Endoscopic full-thickness biopsy of the gastric wall with defect closure by using an endoscopic suturing device: Survival porcine study

Elizabeth Rajan, Christopher J. Gostout, Eduardo Aimore Bonin, Erica A. Moran, Richard G. Locke, Lawrence A. Szarka, Nicholas J. Talley, Jodie L. Deters, Charles A. Miller, Mary A. Knipschield, Matthew S. Lurken, Gary J. Stoltz, Cheryl E. Bernard, Madhusudan Grover, Gianrico Farrugia

Research output: Contribution to journalArticlepeer-review

24 Scopus citations

Abstract

Background: The pathogenesis of several common gastric motility diseases and functional GI disorders remains essentially unexplained. Gastric wall biopsies that include the muscularis propria to evaluate the enteric nervous system, interstitial cells of Cajal, and immune cells can provide important insights for our understanding of the etiology of these disorders. Objectives: To determine the technical feasibility, reproducibility, and safety of performing a full-thickness gastric biopsy (FTGB) by using a submucosal endoscopy with mucosal flap (SEMF) technique; the technical feasibility, reproducibility, and safety of tissue closure by using an endoscopic suturing device; the ability to identify myenteric ganglia in resected specimens; and the long-term safety. Design: Single center, preclinical survival study. Setting: Animal research laboratory, developmental endoscopy unit. Subjects: Twelve domestic pigs. Interventions: Animals underwent an SEMF procedure with gastric muscularis propria resection. The resultant offset mucosal entry site was closed by using an endoscopic suturing device. Animals were kept alive for 2 weeks. Main Outcome Measurements: The technical feasibility, reproducibility, and safety of the procedure; the clinical course of the animals; the histological and immunochemical evaluation of the resected specimen to determine whether myenteric ganglia were present in the sample. Results: FTGB was performed by using the SEMF technique in all 12 animals. The offset mucosal entry site was successfully closed by using the suturing device in all animals. The mean resected tissue specimen size was 11 mm. Mean total procedure time was 61 minutes with 2 to 4 interrupted sutures placed per animal. Histology showed muscularis propria and serosa, confirming full-thickness resections in all animals. Myenteric ganglia were visualized in 11 of 12 animals. The clinical course was uneventful. Repeat endoscopy and necropsy at 2 weeks showed absence of ulceration at both the mucosal entry sites and overlying the more distal muscularis propria resection sites. There was complete healing of the serosa in all animals with minimal single-band adhesions in 5 of 12 animals. Retained sutures were present in 10 of 12 animals. Limitations: Animal experiment. Conclusions: FTGB by using the SEMF technique and an endoscopic suturing device is technically feasible, reproducible, and safe. Larger tissue specimens will allow improved analysis of multiple cell types.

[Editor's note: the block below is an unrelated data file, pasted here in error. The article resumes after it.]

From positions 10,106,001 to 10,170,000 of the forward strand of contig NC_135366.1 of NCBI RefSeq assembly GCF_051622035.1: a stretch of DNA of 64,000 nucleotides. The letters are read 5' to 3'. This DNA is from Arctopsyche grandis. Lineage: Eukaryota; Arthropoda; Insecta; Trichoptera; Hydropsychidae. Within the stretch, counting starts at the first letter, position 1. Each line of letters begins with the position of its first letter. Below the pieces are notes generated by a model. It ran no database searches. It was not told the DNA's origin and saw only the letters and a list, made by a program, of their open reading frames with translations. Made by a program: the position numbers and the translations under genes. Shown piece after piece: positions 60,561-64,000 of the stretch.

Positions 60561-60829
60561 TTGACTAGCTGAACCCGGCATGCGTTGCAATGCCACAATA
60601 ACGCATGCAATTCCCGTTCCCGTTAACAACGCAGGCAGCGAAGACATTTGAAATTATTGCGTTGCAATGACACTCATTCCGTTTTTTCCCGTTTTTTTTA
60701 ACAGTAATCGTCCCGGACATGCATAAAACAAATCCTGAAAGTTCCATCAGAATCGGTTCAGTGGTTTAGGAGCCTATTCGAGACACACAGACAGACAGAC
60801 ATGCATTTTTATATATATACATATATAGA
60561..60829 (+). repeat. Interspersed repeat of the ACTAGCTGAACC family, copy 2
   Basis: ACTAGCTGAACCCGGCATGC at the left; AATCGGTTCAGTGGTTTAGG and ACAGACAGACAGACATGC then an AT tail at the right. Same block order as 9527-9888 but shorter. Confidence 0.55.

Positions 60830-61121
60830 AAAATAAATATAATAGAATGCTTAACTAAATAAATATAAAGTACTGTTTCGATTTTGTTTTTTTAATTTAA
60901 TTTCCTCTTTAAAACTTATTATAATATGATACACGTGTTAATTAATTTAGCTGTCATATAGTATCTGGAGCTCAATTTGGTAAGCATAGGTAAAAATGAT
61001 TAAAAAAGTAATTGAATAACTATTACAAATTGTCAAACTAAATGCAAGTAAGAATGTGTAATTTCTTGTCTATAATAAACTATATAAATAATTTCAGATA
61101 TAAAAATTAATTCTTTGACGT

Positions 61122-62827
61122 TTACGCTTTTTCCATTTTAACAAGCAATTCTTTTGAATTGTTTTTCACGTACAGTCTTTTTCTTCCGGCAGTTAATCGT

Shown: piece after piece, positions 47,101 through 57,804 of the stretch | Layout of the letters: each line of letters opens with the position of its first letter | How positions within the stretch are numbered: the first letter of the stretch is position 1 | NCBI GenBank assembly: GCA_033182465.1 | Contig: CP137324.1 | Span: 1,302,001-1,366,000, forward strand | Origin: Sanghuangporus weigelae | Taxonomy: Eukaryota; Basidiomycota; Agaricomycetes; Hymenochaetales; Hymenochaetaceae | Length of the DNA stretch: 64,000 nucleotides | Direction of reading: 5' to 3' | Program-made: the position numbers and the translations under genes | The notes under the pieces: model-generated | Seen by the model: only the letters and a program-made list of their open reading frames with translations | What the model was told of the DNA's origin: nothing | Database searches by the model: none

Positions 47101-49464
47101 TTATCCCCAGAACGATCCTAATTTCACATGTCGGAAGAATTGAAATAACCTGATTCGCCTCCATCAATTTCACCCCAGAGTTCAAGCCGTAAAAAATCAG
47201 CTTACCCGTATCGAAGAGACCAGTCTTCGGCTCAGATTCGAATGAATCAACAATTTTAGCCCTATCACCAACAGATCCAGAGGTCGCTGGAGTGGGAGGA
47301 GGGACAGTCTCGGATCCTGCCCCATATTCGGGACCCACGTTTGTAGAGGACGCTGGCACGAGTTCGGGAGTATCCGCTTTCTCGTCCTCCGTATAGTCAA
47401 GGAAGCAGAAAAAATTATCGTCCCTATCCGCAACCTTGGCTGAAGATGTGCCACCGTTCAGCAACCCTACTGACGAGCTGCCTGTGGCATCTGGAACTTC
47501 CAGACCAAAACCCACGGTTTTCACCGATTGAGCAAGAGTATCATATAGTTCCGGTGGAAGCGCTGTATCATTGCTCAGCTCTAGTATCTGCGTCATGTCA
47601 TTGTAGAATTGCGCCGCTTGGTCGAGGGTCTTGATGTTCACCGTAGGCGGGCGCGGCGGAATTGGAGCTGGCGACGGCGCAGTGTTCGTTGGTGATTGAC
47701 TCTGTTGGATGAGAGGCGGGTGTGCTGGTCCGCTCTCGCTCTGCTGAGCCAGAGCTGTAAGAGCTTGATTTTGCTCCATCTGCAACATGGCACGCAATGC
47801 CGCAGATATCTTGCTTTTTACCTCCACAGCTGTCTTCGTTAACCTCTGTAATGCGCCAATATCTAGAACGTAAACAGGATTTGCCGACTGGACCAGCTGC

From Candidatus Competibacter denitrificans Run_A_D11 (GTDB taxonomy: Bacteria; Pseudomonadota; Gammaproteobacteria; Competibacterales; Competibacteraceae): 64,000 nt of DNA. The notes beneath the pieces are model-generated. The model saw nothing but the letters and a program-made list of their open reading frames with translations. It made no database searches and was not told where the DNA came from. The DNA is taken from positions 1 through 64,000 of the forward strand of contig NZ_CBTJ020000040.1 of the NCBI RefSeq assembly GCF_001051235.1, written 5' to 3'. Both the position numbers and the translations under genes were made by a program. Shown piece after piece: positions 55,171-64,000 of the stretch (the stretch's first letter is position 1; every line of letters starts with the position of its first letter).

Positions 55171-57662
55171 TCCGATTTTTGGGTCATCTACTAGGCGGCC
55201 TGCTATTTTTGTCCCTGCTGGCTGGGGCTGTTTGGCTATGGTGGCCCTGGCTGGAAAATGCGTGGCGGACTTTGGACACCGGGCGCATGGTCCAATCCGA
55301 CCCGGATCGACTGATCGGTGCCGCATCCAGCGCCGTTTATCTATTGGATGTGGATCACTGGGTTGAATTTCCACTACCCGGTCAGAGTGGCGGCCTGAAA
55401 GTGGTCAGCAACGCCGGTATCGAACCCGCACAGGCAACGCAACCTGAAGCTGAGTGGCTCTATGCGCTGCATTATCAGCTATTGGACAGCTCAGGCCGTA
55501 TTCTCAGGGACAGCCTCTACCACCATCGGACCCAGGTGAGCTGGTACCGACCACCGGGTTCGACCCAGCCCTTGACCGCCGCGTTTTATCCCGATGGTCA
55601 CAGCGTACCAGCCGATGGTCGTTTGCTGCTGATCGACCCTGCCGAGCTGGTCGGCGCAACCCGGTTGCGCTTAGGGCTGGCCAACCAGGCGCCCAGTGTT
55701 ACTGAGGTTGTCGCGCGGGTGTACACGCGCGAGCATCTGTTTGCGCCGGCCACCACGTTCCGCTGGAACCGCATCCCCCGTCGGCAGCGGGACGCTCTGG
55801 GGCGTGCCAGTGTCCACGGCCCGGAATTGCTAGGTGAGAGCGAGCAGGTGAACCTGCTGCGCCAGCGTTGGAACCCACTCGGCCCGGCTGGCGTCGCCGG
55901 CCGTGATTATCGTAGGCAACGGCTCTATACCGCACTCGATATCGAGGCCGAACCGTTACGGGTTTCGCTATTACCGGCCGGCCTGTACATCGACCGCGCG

Original languageEnglish (US)
Pages (from-to)1014-1019
Number of pages6
JournalGastrointestinal endoscopy
Volume76
Issue number5
DOIs
StatePublished - Nov 2012

ASJC Scopus subject areas

  • Radiology Nuclear Medicine and imaging
  • Gastroenterology

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